Before they act to repeal, replace, or repair the Affordable Care Act, the Trump administration and GOP legislators should understand how the U.S. healthcare system currently works.
This is what our healthcare delivery system looks like today:
This is what it looked like before the ACA:
And how it might look in the future:
Notice what all three graphs have in common?
Health Insurers as Financial Intermediaries
Health insurers are at the center of the U.S. health care system, a position they are likely to maintain under any repeal/repair/replace scenario. Health insurance companies serve as the system’s financial intermediaries, meaning they act as the middlemen between those who seek healthcare and those who provide it. Money flows from consumers/patients/employers/governments to health care providers through health insurers.
Many people think the main role of health insurers is to act as gatekeepers to the health care system. Health insurance companies do manage access to health care services through their ability to approve or to disapprove payment for services (based on approval guidelines which may be dictated by private contracts or government regulation). But this secondary managed care role has grown out of the their primary role as financial intermediaries.
Health Insurance Markets
The U.S. health insurance marketplace is actually five different markets, each covering a different segment of the insured population.
In future blog posts we will delve into each of these segments in greater detail.
Group Health Insurance / Employer Coverage
Federal Employee Health Insurance
Individual Health Insurance (includes ACA Marketplaces)
The first three markets (Group, Federal, and Individual) are administered almost entirely by health insurance companies (this includes third-party administrators of self-insured group plans). But health insurers can also act as intermediaries in the Medicare and Medicaid markets. While Medicare is considered a single payer system, Medicare beneficiaries can choose to be covered by a Medicare Advantage plan (also called Medicare+Choice or Medicare Part C), with premiums paid by the Medicare Administration. Medicare Advantage plans are primarily managed-care plans, like HMOs and PPOs, administered by private health insurers. Medicaid beneficiaries may also receive coverage through managed care plans. Medicaid managed care providers (insurers) contract with state Medicaid agencies to provide care for a set amount per member per month, with the premiums covered jointly by the Federal and State governments.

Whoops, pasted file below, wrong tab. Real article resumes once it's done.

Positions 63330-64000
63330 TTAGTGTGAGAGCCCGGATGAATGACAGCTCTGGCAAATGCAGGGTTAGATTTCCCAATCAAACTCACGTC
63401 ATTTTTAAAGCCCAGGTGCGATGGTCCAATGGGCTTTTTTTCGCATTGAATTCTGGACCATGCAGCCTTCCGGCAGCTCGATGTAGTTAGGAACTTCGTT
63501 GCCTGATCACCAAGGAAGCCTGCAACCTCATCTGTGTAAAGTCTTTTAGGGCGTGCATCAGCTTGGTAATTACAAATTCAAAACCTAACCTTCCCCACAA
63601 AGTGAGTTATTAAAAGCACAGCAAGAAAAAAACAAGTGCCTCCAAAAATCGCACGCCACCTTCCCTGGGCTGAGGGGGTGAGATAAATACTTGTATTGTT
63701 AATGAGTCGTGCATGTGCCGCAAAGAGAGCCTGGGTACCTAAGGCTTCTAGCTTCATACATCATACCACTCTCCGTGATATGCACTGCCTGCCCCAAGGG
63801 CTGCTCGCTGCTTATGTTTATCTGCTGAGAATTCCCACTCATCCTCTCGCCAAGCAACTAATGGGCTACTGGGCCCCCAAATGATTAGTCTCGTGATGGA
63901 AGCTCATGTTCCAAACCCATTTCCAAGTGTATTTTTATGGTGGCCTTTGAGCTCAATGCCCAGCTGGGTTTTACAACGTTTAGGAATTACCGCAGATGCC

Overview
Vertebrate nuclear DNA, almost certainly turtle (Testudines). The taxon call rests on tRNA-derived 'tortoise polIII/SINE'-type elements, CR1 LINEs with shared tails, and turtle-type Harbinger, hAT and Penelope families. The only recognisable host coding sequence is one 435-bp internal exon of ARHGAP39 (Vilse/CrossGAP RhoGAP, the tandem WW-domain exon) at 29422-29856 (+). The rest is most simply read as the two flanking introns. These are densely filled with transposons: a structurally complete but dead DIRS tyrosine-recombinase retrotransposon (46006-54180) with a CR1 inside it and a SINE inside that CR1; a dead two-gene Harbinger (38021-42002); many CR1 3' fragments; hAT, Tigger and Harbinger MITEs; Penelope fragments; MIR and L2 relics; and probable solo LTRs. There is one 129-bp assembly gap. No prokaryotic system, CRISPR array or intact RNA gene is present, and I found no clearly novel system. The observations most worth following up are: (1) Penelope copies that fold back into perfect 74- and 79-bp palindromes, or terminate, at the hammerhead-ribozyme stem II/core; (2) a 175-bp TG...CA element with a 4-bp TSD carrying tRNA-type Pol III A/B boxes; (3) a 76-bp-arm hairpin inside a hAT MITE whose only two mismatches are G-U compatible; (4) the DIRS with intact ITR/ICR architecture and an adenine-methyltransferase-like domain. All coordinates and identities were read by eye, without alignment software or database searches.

In the U.S., insurance regulation is primarily the purview of the states. How the states came to regulate the insurance industry will have to be the subject of a future post. You can also see what we wrote about the subject way back in 2003. State insurance regulation includes licensing, financial oversight, consumer protection, and rate-regulation. Before the passage of the Patient Protection and Affordable Care Act (PPACA) of 2010, aka the Affordable Care Act (ACA), aka Obamacare, the federal government had made limited headway into insurance regulation. Federal oversight of the insurance industry expanded with the passage of PPACA, along with the Dodd-Frank Wall Street Reform and Consumer Protection Act of 2010. But state governments still serve as the primary regulators of insurers operating in their states.
The consequences of state regulation are pretty obvious. Today, despite federal requirements for who and what services health insurers must cover, insurance companies still have to be licensed separately in every state where they operate. They cannot sell insurance across state lines (as some ACA replacement plans would like to allow them to do). Under the ACA, some states set up their own health insurance exchanges, while others (often for political reasons) chose to provide coverage through the federal marketplace. At this point we actually have four different types of ACA marketplaces (See below).